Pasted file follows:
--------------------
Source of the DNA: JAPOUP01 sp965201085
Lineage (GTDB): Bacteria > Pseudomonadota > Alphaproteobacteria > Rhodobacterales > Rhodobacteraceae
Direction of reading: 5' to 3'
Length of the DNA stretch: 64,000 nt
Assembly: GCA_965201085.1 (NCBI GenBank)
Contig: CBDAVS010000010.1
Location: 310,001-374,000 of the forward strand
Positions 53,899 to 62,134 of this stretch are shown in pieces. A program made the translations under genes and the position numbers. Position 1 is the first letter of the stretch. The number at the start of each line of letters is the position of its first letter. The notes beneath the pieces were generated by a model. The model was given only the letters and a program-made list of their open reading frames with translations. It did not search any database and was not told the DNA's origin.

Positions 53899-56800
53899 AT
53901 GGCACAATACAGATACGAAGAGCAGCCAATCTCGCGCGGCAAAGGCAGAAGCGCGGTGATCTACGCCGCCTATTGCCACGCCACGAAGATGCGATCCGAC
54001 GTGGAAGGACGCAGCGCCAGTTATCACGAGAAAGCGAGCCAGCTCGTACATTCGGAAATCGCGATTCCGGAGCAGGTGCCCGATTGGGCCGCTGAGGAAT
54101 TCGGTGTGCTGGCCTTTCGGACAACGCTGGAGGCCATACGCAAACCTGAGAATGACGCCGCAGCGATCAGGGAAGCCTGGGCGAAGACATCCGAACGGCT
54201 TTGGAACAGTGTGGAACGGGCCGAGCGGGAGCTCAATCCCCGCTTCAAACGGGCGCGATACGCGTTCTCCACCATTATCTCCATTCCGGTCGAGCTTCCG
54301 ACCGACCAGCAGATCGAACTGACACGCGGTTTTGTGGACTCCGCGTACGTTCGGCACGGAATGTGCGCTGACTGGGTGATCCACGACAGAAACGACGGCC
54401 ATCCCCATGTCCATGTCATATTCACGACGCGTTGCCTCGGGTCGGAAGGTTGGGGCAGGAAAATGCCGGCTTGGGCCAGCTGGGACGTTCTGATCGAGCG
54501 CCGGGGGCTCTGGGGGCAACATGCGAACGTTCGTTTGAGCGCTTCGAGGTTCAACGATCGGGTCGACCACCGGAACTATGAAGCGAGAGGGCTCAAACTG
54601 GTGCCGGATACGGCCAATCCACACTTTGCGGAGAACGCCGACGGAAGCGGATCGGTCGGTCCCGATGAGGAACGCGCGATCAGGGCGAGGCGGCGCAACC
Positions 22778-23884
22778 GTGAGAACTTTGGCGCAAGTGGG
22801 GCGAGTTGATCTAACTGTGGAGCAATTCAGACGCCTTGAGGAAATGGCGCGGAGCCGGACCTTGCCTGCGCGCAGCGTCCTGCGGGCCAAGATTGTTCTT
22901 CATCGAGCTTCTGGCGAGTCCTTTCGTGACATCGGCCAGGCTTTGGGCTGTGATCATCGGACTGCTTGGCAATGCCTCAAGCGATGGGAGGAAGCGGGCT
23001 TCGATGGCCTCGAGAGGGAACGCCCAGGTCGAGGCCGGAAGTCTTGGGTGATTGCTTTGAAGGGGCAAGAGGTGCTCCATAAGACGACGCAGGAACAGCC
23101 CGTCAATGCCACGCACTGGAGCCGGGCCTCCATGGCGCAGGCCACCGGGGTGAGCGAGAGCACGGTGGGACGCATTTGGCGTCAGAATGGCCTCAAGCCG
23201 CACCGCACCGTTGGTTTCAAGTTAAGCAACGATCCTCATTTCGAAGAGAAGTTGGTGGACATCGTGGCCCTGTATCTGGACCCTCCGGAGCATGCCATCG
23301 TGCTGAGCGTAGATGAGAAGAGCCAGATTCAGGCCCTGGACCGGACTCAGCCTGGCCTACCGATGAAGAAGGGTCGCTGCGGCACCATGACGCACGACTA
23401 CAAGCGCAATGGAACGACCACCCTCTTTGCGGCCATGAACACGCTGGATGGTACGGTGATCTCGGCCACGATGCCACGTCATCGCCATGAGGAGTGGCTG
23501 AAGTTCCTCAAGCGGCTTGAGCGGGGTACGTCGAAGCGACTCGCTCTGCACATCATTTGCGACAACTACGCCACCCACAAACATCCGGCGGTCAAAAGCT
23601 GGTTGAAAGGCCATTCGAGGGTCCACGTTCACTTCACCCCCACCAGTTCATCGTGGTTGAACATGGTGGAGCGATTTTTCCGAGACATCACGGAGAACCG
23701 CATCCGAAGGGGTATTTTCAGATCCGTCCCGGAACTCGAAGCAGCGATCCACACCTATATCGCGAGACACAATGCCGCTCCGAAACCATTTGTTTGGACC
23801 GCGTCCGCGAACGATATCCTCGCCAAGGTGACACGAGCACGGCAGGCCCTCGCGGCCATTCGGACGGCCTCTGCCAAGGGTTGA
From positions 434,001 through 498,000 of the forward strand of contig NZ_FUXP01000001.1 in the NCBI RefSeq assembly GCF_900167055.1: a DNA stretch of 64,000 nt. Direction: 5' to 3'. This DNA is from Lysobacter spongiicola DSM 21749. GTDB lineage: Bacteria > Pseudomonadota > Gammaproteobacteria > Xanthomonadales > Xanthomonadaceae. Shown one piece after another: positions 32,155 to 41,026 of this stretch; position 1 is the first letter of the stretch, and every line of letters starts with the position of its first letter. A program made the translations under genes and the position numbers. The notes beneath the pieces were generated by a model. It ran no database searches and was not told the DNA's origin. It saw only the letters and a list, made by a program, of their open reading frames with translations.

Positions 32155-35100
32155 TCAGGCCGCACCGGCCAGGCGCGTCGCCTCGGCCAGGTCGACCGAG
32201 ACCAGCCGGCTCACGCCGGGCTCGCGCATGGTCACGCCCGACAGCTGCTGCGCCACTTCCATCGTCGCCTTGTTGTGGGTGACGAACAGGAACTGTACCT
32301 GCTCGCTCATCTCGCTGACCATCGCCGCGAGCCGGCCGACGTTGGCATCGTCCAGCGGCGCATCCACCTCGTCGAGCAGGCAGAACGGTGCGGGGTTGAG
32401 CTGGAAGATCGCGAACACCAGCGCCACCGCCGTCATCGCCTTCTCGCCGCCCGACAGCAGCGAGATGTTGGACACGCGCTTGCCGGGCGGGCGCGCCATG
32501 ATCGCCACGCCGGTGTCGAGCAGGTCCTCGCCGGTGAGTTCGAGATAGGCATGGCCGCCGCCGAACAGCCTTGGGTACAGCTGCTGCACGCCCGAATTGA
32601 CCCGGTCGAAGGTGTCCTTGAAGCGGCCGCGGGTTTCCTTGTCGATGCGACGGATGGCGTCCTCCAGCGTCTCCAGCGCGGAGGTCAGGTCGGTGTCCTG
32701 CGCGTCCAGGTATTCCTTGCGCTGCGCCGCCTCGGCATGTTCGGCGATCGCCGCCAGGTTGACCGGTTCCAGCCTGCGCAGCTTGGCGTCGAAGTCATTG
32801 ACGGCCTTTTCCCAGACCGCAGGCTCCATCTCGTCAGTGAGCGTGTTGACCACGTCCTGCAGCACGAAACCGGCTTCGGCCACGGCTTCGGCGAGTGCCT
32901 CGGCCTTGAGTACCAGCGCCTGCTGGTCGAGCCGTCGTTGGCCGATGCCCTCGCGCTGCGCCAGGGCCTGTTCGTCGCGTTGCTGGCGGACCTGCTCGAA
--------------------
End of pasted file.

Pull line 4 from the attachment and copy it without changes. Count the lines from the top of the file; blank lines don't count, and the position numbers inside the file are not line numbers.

Length of the DNA stretch: 64,000 nt